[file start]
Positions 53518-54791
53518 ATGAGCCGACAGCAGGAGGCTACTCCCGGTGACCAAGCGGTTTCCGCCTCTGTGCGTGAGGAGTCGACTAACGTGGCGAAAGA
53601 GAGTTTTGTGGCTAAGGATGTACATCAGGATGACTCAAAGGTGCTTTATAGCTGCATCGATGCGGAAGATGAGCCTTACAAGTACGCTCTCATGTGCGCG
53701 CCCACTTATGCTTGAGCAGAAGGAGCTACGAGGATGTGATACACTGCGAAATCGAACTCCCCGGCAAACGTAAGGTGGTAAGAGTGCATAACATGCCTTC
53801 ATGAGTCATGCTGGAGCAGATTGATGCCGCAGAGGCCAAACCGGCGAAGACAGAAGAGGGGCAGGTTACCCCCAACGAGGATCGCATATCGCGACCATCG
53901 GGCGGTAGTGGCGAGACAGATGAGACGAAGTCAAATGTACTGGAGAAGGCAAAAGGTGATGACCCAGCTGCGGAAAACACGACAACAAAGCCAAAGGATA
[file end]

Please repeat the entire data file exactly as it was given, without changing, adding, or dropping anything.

Positions 53518-54791
53518 ATGAGCCGACAGCAGGAGGCTACTCCCGGTGACCAAGCGGTTTCCGCCTCTGTGCGTGAGGAGTCGACTAACGTGGCGAAAGA
53601 GAGTTTTGTGGCTAAGGATGTACATCAGGATGACTCAAAGGTGCTTTATAGCTGCATCGATGCGGAAGATGAGCCTTACAAGTACGCTCTCATGTGCGCG
53701 CCCACTTATGCTTGAGCAGAAGGAGCTACGAGGATGTGATACACTGCGAAATCGAACTCCCCGGCAAACGTAAGGTGGTAAGAGTGCATAACATGCCTTC
53801 ATGAGTCATGCTGGAGCAGATTGATGCCGCAGAGGCCAAACCGGCGAAGACAGAAGAGGGGCAGGTTACCCCCAACGAGGATCGCATATCGCGACCATCG
53901 GGCGGTAGTGGCGAGACAGATGAGACGAAGTCAAATGTACTGGAGAAGGCAAAAGGTGATGACCCAGCTGCGGAAAACACGACAACAAAGCCAAAGGATA